Grand Lake had a big scare on June 28th, 2018 and I this is my personal experience.
On Thursday afternoon, I left the lobby of the Rapids to check something in a room and I noticed a wisp of smoke on the horizon directly West of us, over the hill near the Grand Lake Golf Course. By the time I returned from the guest room, the plume of smoke had thickened and broadened and was an ugly dark color. I immediately phoned my Columbine Lake home to warn them that there was a fire and it was rapidly growing; they should prepare in case of evacuation orders. Not long after that, I received word homes along the golf course road and in the southern section of Columbine were being evacuated. Those of us who lived in the area, dropped everything and hastily raced home.
On the way home, my car thermometer read 87 F, and that didn’t change with further driving later in the day. It was so very hot for a Grand Lake summer day, usually in the mid 70’s. The wind had also kicked up.
I stopped at a friend on the way home for a second. They were already throwing things in the car and they told me that a man on the horse had ridden by to warn them that although they weren’t in the line of fire, they probably had 45 minutes before formal evacuation orders were in place.
On arrival home, I instantly started reviewing my “fire” list: files, important documents, photo albums, computer….. and if I had time, clothes, water and a little bit of food. The mandatory evacuation call came in. We hooked up the little sail boat figuring that at least we could live in that if we had to for a while, cramped and basic though it would be.
At the time of our hurried departure, I noticed a neighbor had not begun packing their car and banged on their door, alerting them to the mandatory evacuation. A staging area had not been selected at that time and we decided to not clog up town but rather to head down to the Stillwater boat ramp to the south. Amazingly, when we got there, friends texted to say they had been offered a house to stay in and did we want to join them. Yes!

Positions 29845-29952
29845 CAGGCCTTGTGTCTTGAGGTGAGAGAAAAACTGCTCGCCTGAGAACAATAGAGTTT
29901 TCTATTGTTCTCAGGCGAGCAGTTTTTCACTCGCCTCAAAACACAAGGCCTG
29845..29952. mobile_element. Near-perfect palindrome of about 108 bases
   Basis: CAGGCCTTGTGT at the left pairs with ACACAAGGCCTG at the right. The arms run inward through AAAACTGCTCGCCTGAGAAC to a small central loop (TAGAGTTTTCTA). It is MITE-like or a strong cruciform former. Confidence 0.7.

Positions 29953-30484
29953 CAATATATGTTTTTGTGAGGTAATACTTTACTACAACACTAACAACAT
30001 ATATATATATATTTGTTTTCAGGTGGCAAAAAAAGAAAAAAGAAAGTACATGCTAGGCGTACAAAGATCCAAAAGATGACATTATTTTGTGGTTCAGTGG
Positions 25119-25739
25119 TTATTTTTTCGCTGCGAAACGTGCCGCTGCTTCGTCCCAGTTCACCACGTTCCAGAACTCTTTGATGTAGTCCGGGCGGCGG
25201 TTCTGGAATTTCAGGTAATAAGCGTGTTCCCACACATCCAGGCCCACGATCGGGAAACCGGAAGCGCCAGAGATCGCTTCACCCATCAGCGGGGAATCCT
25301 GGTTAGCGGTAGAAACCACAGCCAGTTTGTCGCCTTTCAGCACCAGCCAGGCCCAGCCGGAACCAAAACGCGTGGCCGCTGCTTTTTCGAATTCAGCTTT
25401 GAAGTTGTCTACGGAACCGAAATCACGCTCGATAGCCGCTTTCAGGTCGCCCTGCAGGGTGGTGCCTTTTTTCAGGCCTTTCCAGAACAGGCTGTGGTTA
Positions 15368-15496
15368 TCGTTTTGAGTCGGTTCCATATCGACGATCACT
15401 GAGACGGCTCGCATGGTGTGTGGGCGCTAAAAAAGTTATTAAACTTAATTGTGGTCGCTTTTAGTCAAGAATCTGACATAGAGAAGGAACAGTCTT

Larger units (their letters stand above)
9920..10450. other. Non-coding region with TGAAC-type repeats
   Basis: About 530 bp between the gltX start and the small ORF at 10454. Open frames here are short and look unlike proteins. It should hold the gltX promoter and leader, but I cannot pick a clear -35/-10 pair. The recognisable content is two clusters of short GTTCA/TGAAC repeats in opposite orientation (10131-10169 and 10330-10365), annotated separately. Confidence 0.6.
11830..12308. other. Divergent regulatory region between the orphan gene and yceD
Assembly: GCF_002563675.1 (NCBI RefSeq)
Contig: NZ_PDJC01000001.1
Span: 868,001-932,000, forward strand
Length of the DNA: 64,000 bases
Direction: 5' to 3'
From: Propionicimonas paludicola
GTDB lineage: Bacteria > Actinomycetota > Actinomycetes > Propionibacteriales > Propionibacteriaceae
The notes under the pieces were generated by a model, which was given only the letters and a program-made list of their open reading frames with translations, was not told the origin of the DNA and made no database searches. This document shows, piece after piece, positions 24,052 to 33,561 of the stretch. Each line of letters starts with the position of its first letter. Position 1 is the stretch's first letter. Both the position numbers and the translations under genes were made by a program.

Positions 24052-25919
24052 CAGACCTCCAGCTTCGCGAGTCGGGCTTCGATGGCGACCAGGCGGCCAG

It was nerve wracking watching the smoke, the spotter plane, the helicopters with water bags and the slurry bombers. The big planes took several passes to determine the air flow and line up for dropping fire retardant, then they would disappear below the tree line as they flew the dangerous path to quell the fire. We heard a little later the slurry bombers had to be sent home because a drone was being flown and making it too dangerous for the big planes. Soon the smoke began to diminish and we enjoyed a beautiful moonrise before turning in for a restless night.
In the morning we were relieved that the smoke had dissipated from our fire, although the sky was hazy from the larger fire far to the south of us. By early morning, the smoke began to clear and the afternoon was beautiful. The evacuation order remained in place until 7pm that evening as they worked to douse hotspots and ensure conditions didn’t change and cause flare-ups.
We were so happy and relieved and grateful to sleep in our own beds Friday night!
The Grand Lake Recreation Area and Golf Course had done extensive tree clearing on the south side of golf course road last fall and winter. If they hadn’t done that, this story might have turned out very differently.
The Town of Grand Lake was never affected thank goodness. Businesses stepped up to help the evacuees among many other volunteers. The Grand Lake Center became the staging area for evacuees with food, refreshments and cots. Not many people end up staying there because in this lovely, little town, many of the community members took so many people into their homes.
Hotspot work continued for days to ensure no further flare-ups. The Town of Grand Lake wisely cancelled the 4th of July fireworks and we were grateful for that decision. A stage 2 fire ban is in place and the air is dry and hot. Do your rain dance folks! So much of Colorado is under pressure from wild fires and we hope everyone stays safe, and that all the amazing folks fighting those fires stay safe, and start to make some headway.